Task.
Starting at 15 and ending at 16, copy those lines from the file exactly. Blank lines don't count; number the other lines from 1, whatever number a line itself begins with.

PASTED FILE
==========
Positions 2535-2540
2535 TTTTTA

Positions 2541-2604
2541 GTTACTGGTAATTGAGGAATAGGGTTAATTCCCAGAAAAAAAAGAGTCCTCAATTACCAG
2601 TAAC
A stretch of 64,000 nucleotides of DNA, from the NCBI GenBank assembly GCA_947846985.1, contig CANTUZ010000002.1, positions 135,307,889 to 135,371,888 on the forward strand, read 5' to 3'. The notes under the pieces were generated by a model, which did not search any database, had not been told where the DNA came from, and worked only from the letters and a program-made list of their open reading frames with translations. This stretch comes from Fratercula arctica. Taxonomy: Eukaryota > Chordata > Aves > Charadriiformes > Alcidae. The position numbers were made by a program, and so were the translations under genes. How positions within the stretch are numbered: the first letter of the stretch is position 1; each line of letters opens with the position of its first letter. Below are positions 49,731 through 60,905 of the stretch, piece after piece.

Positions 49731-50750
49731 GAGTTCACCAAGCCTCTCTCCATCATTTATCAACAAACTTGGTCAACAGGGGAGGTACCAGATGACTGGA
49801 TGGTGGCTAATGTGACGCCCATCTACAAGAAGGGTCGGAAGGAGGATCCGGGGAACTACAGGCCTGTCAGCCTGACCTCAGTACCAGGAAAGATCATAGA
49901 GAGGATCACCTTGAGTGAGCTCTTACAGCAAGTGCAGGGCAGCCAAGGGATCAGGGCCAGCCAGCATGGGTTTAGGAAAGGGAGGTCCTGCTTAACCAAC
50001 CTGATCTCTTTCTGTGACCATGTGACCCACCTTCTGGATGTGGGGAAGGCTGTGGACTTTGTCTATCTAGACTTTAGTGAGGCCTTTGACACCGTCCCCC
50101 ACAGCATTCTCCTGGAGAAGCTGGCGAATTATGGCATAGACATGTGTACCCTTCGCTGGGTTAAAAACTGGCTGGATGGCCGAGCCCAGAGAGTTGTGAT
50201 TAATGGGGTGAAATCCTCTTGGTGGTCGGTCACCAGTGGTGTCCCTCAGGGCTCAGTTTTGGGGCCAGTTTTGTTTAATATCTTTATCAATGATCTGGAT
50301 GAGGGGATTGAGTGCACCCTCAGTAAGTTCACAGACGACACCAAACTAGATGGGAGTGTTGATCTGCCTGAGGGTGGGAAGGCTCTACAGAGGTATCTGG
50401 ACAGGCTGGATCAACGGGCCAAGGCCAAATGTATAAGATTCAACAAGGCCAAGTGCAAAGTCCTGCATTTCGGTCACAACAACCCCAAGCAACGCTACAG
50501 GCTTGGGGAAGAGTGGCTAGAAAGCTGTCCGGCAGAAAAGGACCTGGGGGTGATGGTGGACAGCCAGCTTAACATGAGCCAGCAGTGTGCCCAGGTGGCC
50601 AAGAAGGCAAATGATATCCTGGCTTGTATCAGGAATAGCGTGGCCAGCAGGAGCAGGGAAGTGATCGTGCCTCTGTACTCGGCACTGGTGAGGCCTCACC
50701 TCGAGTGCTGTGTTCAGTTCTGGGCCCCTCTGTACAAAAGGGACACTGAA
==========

50401 ACAGGCTGGATCAACGGGCCAAGGCCAAATGTATAAGATTCAACAAGGCCAAGTGCAAAGTCCTGCATTTCGGTCACAACAACCCCAAGCAACGCTACAG
50501 GCTTGGGGAAGAGTGGCTAGAAAGCTGTCCGGCAGAAAAGGACCTGGGGGTGATGGTGGACAGCCAGCTTAACATGAGCCAGCAGTGTGCCCAGGTGGCC